On the background of this interpretation of the communion of the Holy Spirit, it is not surprising that Peniel can speak in the strongest terms about the importance of guidance for the fellowship of the believer with the Holy Spirit, "... to deny the possibility of guidance in the will of God in such decisions is to deny all reality to the Christian's communion and fellowship with the indwelling Holy Spirit" (Studies, pp. iv-v).
Thus, while Peniel says, on the one hand, that our communion with Christ makes us responsive to the leading of the Spirit, it also says, on the other hand, that this leading of the Spirit, as conceived by Peniel, is a criterion of the depth of fellowship that the believer enjoys with Christ.
It is clear, therefore, that guidance, as conceived by Peniel, is set up as a criterion of the believer's communion and fellowship with the Holy Spirit. If such a close connection is found between the idea of the guidance of the Spirit and sanctification, any error with reference to the former would certainly affect the latter. Even apart from the merits or demerits of Peniel's view of guidance, however, the Committee believes that Peniel's view again lays an undue weight on its particular method, with a corresponding restriction of the biblical view of the communion and the fellowship of the Holy Spirit.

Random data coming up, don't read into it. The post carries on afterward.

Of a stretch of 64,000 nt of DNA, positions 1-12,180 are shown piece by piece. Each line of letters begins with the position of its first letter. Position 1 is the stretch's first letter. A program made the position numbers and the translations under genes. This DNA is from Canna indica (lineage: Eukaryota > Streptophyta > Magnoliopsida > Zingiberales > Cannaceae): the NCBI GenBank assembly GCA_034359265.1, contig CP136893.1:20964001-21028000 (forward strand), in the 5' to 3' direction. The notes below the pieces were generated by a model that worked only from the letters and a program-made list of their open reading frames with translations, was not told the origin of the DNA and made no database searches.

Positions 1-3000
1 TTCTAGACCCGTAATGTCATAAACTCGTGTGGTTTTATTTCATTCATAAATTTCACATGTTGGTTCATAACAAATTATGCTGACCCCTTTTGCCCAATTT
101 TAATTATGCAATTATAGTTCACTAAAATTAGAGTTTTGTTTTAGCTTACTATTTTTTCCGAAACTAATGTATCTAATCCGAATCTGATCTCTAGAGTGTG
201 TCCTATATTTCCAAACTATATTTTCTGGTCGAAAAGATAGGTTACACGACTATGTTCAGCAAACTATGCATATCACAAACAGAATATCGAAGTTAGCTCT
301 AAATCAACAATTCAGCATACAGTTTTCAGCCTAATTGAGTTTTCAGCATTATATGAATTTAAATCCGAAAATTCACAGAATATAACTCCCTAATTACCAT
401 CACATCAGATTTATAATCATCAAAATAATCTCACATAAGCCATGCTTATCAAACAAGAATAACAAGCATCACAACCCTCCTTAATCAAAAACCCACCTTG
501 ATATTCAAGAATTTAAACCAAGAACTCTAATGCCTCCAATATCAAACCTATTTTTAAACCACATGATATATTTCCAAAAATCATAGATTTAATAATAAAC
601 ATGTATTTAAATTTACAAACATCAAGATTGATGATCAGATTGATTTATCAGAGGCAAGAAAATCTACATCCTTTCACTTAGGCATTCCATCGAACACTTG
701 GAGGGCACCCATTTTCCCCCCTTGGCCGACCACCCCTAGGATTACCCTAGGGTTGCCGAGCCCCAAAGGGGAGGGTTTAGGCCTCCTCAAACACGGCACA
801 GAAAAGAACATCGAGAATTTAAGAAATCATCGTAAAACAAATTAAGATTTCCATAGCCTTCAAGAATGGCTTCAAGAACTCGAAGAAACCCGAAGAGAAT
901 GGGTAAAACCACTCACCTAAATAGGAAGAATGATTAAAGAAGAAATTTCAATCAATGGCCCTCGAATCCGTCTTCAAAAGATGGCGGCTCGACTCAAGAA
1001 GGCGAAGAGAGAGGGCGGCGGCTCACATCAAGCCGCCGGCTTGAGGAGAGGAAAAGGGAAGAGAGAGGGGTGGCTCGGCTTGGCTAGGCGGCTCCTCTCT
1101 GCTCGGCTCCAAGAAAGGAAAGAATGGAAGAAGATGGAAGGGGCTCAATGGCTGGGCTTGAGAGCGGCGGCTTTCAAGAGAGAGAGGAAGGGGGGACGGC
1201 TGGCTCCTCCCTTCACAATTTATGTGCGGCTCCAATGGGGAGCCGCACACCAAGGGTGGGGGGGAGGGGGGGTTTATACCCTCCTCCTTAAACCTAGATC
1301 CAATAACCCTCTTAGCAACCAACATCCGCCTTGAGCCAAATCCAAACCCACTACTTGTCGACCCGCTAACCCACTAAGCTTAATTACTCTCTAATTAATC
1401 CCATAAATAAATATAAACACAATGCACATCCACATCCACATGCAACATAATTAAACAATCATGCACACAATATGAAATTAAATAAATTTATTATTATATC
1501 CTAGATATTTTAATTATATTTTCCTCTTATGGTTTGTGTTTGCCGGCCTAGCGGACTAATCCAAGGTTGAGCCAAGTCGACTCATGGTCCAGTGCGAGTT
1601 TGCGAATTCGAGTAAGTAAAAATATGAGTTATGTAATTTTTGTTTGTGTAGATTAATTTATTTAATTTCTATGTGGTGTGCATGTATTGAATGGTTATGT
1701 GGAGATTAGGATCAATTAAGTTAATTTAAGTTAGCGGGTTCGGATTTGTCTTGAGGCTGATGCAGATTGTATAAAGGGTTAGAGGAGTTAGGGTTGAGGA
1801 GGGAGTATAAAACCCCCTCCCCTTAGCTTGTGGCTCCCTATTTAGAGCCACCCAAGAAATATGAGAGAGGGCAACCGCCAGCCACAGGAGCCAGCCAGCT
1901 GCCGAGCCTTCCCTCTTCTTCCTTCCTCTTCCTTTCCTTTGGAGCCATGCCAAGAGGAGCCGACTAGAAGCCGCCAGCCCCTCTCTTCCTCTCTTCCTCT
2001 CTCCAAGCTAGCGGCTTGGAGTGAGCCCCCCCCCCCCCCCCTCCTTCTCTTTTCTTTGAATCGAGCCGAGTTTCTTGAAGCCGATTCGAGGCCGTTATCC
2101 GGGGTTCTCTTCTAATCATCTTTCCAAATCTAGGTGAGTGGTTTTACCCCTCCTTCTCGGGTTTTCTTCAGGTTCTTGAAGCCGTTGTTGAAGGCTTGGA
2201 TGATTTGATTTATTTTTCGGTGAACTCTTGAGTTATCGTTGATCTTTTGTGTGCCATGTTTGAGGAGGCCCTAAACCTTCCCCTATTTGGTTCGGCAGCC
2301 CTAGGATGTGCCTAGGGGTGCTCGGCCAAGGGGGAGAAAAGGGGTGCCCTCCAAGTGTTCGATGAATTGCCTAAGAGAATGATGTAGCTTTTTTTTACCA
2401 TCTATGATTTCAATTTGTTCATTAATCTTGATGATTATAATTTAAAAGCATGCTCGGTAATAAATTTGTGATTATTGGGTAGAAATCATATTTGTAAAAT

Furthermore, considering the emphasis given by Peniel to the Holy Spirit, we should expect that its view of guidance would also pervasively influence the other steps of its method. Indeed, that is the case. According to Peniel it is the Spirit who aids one to specify, or who himself specifies, the exact areas which are yes under the dominion of the "old man." It is the Spirit who gives the believers who are open to his guidance an insight into the specific character of the spiritual problems of another. It is the Spirit who aids them to determine whether one has really met the cross with respect to these sins. Judging from the testimony of several persons who have been associated with Peniel, it is participation in Peniel's specific program with respect to counseling and guidance that opens one to fellowship with the adherents of Peniel and which is also supposed to be the key to his deeper fellowship with God [GA (1958), 77, 81]. It would appear that it is participation in the method of sanctification as Peniel conceives it that raises one from the level of the "ordinary, carnal Christian" (Studies, p. 8) to the level of the Spiritual Christian [cf., GA (1958), 81].